I came across this article / psychiatric paper a couple of years ago and found it interesting although, speaking personally, there are some ideas; theories & conclusions that don't necessarily ring true to me.
If you haven't read it before, it may be of interest. I hope so.
I'm always happy to receive any other items of interest.
Adult Baby Syndrome
Jennifer E. Pate, M.D.
Glen O. Gabbard, M.D.
Although our standard diagnostic nomenclature in psychiatry covers many conditions, patients still appear in psychiatrists’ offices who do not fit a well defined psychiatric disorder. Unusual behaviors may escape psychiatric classification if they do not create subjective distress, do not distress others, and do not involve functional impairments or legal problems. Entire subcultures related to these behaviors may exist outside of the awareness of psychiatrists and other mental health professionals. When no descriptive diagnosis is apparent, clinicians may still use psychodynamic knowledge and skills to assess a patient’s conscious and unconscious agendas and understand a patient’s complex reasons for seeing a psychiatrist.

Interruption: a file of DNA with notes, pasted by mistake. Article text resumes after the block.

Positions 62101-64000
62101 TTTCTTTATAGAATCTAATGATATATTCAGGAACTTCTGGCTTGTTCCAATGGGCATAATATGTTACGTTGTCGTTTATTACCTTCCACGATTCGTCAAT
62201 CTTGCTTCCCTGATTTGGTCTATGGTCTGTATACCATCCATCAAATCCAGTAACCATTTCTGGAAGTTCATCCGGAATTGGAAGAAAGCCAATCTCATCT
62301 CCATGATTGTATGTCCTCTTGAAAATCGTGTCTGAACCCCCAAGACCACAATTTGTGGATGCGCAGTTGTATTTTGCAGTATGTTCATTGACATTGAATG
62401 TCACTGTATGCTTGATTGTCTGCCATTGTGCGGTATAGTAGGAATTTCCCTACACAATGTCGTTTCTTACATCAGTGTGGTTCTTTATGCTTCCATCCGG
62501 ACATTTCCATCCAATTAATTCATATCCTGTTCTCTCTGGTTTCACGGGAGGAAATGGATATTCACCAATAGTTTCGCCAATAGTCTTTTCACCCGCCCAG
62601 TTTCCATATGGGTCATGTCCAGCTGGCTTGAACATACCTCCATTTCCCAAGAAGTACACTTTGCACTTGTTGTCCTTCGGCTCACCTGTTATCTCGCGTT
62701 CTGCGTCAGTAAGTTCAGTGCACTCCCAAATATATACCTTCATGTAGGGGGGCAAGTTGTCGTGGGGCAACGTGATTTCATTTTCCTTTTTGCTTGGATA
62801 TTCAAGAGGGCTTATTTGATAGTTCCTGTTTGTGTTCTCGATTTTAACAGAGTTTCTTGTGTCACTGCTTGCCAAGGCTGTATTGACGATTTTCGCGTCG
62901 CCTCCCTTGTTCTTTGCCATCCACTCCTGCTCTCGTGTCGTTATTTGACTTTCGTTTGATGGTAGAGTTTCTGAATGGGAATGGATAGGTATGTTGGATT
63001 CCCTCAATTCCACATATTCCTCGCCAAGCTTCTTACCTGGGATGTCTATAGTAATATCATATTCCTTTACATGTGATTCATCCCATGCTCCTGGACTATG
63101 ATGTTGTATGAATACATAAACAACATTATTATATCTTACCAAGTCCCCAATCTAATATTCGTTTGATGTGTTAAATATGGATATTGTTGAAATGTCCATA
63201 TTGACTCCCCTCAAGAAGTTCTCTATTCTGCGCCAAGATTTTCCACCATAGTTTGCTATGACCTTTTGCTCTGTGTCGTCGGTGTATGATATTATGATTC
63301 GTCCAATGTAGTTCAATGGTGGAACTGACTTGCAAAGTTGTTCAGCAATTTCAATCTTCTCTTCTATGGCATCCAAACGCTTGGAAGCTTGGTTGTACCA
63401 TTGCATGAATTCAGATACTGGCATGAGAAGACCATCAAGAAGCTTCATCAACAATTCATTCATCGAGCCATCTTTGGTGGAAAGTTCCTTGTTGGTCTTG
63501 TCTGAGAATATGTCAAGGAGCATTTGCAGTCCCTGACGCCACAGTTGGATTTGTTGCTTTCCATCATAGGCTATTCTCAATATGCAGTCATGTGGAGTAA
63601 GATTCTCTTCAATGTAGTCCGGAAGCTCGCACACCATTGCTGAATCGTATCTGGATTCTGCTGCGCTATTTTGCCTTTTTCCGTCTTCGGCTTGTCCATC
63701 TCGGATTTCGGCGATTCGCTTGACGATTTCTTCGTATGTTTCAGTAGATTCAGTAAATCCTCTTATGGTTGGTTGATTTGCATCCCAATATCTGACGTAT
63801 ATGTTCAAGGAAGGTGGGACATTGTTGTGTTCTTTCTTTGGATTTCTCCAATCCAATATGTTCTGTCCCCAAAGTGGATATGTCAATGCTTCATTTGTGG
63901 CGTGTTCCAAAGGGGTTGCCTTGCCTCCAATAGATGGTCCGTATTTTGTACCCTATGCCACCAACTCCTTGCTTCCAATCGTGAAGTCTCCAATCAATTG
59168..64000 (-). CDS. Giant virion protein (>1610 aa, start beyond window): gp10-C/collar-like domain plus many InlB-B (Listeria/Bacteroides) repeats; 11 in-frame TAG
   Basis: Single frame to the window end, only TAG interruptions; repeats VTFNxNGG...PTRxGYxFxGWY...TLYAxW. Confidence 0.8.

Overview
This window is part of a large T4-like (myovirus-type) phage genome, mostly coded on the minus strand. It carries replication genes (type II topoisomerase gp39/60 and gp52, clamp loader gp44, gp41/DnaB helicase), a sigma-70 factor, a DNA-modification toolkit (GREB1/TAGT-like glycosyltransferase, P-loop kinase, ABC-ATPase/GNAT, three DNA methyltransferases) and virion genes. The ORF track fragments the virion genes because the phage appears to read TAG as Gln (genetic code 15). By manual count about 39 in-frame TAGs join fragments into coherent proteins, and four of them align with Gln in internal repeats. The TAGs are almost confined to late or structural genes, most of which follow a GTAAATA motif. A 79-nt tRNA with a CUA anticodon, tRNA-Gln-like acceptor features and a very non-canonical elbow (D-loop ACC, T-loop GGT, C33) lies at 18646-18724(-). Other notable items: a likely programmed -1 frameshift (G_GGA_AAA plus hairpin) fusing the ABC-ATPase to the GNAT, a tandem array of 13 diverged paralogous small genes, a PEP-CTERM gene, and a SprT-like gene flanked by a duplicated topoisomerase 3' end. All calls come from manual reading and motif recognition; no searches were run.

With this case conference, we present the case of a man who appeared as a “baby” for psychiatric evaluation and treatment. It soon became apparent that the patient’s request for treatment was complicated by a variety of other motives.
Mr. A, a 35yearold single Caucasian man, contacted our clinic by telephone to schedule an evaluation because: “I am supposed to be a 35yearold, but I want to be a baby. I won’t ever get married or have kids if I am stuck as a baby.”